AUSTIN (KXAN) — Austin’s skyline is about to change again. Just months after the Independent became the city’s tallest building, two new projects got design approvals.
A 66-story high-rise at Sixth and Guadalupe Streets, currently named 6th and Guadalupe, would include a mix of office and residential space.
The other is an office and retail building right next to Republic Square Park. The Republic’s plan submitted to the Austin Design Commission shows it’ll be 46 stories.
“Right now, we’re really tight on office space downtown,” Troy Holme, executive vice president at CBRE, said. He said there’s enough demand for office space in Austin’s Central Business District, and as the city continues to grow, he said, “You don’t want your city to be turning away viable companies that want to come here because of lack of space.”
The 6th and Guadalupe designers told KXAN getting the Design Commission’s approval was key.
“There really aren’t that many true mixed-use buildings,” Chi Lee, senior associate and studio director at Gensler, said. “It’s usually mostly something, and a little bit of something else, whereas this one is half of one, half of the other.”
Lee explained right now, most buildings in downtown are either mostly office or mostly residential. The 6th and Guadalupe will have both. “The first part is parking with lobby and ground level retail all along Sixth Street,” Lee said. “The next part, which is about 20 something levels, is office, and then the last part, which is about 30 levels or so, is multi-family for-rent apartments.”
They’re also adding as many green spaces as possible. “We have this collection of sky gardens that are really unique in the city that doesn’t really exist really anywhere in Austin,” said George Blume, design director at Gensler.
“As we grow, as we get denser, it just makes sense that downtown is going to go more vertical,” Blume said. “People are going to move into more vertical spaces, but people still need connection to the outdoors.”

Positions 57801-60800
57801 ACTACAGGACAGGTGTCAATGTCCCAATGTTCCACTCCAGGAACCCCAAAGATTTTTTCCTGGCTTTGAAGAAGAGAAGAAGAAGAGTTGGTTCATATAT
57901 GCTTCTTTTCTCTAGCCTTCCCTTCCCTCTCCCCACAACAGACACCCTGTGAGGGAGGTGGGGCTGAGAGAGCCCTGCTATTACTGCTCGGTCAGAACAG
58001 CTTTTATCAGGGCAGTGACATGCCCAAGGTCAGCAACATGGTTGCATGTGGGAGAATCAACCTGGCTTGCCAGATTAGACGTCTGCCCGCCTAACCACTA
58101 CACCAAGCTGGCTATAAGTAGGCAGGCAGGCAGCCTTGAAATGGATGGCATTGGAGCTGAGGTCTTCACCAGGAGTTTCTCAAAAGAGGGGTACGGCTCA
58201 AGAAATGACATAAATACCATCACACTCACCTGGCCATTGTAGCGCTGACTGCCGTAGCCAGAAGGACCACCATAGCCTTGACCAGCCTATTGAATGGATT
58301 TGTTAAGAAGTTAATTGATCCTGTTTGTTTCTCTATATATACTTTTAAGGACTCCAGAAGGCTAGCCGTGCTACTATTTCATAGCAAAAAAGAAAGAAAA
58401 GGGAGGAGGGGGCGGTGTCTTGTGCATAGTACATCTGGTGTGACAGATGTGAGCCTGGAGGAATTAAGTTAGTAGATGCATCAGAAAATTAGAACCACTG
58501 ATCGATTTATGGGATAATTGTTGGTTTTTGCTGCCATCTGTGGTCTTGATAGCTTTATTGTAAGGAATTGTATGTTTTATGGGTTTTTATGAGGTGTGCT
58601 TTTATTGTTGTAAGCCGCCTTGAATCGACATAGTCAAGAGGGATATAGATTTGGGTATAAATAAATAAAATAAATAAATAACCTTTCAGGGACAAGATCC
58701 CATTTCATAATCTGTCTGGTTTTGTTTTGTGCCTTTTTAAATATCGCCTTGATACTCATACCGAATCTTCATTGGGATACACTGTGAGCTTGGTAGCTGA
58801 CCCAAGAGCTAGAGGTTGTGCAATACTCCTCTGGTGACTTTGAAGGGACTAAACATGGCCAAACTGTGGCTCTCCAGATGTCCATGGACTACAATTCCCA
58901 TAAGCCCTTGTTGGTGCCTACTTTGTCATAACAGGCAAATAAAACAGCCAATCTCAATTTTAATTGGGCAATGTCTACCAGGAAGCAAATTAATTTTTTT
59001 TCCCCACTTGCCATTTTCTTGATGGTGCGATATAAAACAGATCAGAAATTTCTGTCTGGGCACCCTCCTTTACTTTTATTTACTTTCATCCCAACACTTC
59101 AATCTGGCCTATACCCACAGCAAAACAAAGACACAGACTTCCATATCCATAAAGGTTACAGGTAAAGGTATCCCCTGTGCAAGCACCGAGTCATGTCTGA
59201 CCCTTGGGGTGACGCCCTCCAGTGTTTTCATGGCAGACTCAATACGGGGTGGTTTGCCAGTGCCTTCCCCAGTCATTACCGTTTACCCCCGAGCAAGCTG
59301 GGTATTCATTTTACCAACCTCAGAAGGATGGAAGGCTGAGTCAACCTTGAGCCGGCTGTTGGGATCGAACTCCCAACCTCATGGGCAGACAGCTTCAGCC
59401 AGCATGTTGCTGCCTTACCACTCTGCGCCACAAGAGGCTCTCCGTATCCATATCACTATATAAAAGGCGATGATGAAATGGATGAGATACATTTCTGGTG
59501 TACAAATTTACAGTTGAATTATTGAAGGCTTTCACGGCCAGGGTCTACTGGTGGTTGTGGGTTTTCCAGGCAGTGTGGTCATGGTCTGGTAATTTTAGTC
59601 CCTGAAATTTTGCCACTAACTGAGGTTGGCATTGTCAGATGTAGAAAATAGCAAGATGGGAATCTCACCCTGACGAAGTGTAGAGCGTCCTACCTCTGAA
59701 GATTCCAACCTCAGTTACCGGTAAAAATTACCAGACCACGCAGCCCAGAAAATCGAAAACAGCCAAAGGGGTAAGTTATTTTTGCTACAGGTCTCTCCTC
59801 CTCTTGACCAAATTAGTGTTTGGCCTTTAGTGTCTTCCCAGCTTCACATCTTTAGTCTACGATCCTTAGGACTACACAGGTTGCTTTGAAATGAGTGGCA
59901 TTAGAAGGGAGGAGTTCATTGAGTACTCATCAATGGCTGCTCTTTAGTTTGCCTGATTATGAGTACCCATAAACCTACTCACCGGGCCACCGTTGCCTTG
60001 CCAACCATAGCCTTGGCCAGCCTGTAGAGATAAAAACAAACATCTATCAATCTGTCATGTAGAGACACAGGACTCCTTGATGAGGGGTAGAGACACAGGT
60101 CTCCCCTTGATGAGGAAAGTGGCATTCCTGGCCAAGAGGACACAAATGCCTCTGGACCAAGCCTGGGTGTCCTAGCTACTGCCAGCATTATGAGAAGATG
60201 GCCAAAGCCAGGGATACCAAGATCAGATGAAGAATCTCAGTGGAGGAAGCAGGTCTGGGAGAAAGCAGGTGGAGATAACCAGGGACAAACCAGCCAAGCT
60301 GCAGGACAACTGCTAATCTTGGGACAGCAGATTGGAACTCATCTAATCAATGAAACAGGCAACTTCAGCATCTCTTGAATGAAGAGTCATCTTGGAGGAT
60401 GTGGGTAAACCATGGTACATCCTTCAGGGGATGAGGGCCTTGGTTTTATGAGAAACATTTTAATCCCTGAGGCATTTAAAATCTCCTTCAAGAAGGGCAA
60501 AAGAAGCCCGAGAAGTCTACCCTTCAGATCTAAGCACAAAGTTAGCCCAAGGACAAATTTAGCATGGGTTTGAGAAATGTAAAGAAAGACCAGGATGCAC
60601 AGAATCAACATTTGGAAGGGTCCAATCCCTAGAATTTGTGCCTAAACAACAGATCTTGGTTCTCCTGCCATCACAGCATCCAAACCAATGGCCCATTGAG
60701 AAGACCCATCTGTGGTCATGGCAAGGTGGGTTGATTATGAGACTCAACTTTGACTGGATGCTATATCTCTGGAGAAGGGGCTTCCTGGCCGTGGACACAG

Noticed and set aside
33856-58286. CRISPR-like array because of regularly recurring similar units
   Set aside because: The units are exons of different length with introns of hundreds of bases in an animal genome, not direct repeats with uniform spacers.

According to the Downtown Austin Alliance, seven years ago, just 7,000 people called downtown Austin home. Now, close to 15,000 people live there, and that’s expected to double by the year 2030.
Many people who already live downtown said it makes sense to build more homes and offices in the Central Business District.
“I think a lot of people are valuing the time spent commuting and not having to do that more, as well as you’re just kind of in the middle of everything,” said Walter McAndrew.
He said his commute is a 4-minute walk across the street.
“When I first moved here, I actually stayed in hotels in different areas of the city to see what the drive was to here, and none of them were good. So I decided to move downtown close to work,” he said.
In response to news that two new projects got approved by the Design Commission, the DAA said, “Downtown Austin continues to be an attractive place for both business and residential projects. We are excited about the changing skyline and opportunities for density and walkability downtown.”